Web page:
E.O. 13563 reaffirms the principles of E.O. 12866 while calling for improvements in the Nation's regulatory system to promote predictability, to reduce uncertainty, and to use the best, most innovative, and least burdensome tools for achieving regulatory ends. The E.O. directs agencies to consider regulatory approaches that reduce burdens and maintain flexibility and freedom of choice for the public where these approaches are relevant, feasible, and consistent with regulatory objectives. E.O. 13563 emphasizes further that regulations must be based on the best available science and that the rulemaking process must allow for public participation and an open exchange of ideas. We have developed this rule in a manner consistent with these requirements.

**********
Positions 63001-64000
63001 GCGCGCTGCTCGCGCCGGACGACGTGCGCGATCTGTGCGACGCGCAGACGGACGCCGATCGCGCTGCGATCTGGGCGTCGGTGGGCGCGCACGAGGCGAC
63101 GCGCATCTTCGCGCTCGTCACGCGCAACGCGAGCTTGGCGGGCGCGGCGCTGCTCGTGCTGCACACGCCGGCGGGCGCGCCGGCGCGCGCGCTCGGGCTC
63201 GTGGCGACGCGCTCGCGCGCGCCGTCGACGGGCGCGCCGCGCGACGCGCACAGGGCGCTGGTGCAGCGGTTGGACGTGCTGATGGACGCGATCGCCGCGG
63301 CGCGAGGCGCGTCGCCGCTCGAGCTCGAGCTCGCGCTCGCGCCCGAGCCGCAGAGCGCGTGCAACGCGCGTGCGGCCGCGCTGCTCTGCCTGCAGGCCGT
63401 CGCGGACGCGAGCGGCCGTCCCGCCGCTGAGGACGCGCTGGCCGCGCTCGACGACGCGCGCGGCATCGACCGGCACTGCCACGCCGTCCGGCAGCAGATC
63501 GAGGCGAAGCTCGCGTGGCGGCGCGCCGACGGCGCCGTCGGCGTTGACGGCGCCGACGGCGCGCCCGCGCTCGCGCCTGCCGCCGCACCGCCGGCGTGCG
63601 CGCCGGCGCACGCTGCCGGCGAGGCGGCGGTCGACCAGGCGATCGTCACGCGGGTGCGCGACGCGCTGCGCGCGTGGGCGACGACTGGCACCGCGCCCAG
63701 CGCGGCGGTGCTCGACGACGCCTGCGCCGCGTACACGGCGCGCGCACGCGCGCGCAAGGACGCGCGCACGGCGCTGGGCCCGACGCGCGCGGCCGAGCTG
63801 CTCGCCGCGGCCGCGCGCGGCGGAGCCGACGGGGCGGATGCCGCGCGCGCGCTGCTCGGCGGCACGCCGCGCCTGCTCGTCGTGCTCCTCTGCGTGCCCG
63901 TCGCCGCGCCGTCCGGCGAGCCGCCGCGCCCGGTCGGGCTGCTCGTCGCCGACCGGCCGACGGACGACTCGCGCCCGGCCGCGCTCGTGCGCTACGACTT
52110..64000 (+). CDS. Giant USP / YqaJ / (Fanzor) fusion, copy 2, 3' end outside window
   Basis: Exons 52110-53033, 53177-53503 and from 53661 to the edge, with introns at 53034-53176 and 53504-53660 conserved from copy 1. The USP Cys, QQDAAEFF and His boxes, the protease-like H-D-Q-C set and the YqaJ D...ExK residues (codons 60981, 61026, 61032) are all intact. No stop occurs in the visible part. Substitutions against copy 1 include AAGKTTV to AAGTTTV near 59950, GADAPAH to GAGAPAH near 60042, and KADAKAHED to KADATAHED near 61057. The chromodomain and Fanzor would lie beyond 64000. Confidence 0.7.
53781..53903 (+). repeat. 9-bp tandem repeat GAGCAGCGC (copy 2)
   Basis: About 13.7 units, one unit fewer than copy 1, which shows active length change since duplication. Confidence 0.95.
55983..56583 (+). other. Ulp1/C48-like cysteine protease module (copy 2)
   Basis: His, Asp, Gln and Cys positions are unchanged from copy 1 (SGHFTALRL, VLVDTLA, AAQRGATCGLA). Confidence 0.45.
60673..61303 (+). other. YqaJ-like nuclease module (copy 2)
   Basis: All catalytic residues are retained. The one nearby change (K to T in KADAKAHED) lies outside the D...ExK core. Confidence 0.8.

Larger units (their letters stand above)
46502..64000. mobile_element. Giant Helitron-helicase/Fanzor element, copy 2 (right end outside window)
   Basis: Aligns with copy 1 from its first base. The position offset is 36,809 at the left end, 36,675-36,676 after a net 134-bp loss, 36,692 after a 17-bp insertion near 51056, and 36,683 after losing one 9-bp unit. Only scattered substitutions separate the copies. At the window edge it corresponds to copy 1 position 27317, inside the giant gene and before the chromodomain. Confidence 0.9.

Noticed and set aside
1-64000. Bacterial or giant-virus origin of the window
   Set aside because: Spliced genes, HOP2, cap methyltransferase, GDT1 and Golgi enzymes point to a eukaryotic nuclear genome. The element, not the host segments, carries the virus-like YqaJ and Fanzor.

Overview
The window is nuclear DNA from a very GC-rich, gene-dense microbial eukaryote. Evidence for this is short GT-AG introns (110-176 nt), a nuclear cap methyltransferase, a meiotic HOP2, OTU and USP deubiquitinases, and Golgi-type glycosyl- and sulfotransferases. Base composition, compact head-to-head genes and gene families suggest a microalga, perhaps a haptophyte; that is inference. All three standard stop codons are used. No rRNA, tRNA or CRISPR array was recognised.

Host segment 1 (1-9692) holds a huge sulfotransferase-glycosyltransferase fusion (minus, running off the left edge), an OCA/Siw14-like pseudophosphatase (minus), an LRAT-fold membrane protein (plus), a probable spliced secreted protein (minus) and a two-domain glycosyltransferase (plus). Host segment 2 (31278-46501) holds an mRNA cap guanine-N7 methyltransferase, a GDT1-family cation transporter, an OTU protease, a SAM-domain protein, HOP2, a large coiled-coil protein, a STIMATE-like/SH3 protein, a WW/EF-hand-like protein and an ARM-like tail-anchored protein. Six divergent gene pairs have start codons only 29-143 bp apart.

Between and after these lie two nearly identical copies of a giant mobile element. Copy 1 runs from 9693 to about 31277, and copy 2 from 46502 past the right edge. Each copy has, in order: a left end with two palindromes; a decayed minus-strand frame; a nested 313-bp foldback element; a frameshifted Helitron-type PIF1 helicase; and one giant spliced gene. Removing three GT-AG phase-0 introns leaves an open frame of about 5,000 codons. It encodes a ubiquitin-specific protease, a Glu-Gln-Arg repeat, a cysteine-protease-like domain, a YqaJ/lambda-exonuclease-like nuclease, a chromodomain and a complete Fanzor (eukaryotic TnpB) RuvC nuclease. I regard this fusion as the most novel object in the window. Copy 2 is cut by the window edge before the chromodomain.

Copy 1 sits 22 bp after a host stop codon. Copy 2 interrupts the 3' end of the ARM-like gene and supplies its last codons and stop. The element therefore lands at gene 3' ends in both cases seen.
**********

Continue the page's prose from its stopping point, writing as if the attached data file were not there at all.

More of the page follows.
B. Regulatory Flexibility Act
The Department of the Interior certifies that this document will not have a significant economic effect on a substantial number of small entities under the Regulatory Flexibility Act (5 U.S.C. 601 et seq.). It does not change current funding requirements and would not impose any economic effects on small governmental entities.
C. Small Business Regulatory Enforcement Fairness Act
This rule is not a major rule under 5 U.S.C. 804(2), the Small Business Regulatory Enforcement Fairness Act. This rule:
(a) Will not have an annual effect on the economy of $100 million or more.
(b) Will not cause a major increase in costs or prices for consumers, individual industries, Federal, State, or local government agencies, or geographic regions.